SSTTP: Celestial Mechanica

A.K.A. Robots in the Sky


Why Are Water Temples Always So Confusing is a simple 2D platformer focused on exploration and puzzles by Roger Hicks and Paul Veer. The game’s pixelated style and focus on robots make it a sort of younger hyperactive brother of Cave Story who, upon noticing the achievements of the latter thought it would be easy to follow in the same steps while having Knytt in mind.

You wish.

The game starts with a story being told of how humanity almost perished when Earth decided to flip them the bird and break into pieces because of their insistence on raping the environment. Right before it crumbled completely, an extraterrestrial race of robots called Mechanians suddenly appeared in the sky, miraculously restoring the planet and making it clear that mankind would owe them forever. They established themselves in a flying fortress and have never been seen anywhere else on Earth for a hundred years, despite the fact that you, a curvy yellow robot thrown off the flying city, meet one right as you land, along with several others intent on killing you.

Sense: None.


Apparently, the king of the Mechanians is angry and you’re supposed to climb back up there to understand why. That’s pretty much it.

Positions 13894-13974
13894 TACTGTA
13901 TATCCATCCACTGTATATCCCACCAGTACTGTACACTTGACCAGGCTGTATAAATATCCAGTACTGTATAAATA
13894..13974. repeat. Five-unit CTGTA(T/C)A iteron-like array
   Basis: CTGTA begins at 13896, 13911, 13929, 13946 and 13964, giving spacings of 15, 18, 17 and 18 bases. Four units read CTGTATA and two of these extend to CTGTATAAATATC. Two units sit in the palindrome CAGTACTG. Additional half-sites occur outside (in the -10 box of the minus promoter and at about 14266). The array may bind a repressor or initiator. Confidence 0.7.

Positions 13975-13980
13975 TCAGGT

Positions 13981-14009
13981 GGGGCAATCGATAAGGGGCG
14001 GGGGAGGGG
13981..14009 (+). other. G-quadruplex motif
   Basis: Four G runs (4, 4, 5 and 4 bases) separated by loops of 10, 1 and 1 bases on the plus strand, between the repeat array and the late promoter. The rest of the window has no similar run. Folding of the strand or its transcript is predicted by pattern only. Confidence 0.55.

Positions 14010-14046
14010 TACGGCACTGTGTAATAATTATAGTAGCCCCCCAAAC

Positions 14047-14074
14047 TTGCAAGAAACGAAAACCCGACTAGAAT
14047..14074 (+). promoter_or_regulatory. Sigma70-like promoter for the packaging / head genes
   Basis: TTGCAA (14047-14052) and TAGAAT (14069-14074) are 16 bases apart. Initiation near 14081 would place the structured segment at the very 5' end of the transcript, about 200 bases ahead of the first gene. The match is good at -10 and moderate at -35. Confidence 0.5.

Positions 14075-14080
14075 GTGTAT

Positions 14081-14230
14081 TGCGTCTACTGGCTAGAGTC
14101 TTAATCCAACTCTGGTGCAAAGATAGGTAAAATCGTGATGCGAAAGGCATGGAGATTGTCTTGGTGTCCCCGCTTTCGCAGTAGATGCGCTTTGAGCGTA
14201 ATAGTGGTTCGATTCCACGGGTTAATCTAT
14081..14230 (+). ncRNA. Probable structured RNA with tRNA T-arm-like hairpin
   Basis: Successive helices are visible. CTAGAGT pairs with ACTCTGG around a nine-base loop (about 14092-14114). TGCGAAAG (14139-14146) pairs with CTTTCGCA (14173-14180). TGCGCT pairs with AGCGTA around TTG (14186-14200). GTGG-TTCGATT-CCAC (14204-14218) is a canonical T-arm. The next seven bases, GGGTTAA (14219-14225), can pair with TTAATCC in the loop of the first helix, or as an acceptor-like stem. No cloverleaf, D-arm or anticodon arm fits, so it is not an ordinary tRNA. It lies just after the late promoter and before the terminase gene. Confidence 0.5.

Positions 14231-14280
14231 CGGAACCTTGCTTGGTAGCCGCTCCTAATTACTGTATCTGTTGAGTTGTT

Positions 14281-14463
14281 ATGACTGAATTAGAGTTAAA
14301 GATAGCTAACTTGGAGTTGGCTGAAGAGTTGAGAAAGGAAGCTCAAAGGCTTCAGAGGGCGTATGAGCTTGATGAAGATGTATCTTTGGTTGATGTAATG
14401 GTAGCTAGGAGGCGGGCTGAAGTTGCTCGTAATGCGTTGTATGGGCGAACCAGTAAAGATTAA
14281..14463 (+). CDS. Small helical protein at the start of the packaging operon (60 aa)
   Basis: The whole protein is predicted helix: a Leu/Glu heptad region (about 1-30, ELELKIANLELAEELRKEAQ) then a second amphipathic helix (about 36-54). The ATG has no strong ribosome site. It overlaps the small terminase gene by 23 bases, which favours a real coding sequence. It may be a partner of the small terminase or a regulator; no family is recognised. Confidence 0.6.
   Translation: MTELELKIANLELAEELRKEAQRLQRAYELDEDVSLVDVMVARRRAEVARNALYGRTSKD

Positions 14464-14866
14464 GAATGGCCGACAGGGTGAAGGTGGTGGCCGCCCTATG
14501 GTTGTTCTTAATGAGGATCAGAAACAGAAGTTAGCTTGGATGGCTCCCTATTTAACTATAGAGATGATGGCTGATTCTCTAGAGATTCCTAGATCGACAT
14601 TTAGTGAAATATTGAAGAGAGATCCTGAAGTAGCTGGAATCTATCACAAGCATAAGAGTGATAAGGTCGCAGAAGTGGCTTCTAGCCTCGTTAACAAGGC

There isn’t much to say about I Can Masturbate For Longer Than This, except that its simple visuals are pleasing to the eye, the controls are tight and fast, and the soundtrack, also by Hicks, at times reminded me of Muse‘s older days. It could be a longer game, as it has the potential to explore its visual effects capabilities and mechanics. One of the acquired abilities involves catching the enemy’s projectiles, and I can think of several ways in which such a skill could be improved beyond wait, grab, and throw back. Even Kirby and Megaman thought further than that.

Neo may dodge bullets, but I GRAB them.


The power-ups feel too easy to acquire since there are so many compressed in such a short amount of time, and the fact that you have infinite lives, along with your respawning in the immediate vicinity a la Zelda only makes the trip faster and less challenging. I’ll keep running, jumping, getting shot and dying until I get through. One thing I would definitely consider an annoying flaw (and yes, I got the 1.20 patch) is the hypersensitivity of spike pits. A microscopic nudge towards the general vicinity of their upper corner and I am suddenly bereft of life.

The reason I am again reviewing a game from last year is that I didn’t even know this existed until very recently. Although short, Knytt Meets Asimov remains a pleasant game, and I wonder how many little gems of the kind could be hidden in the series of tubes that we inhabit.


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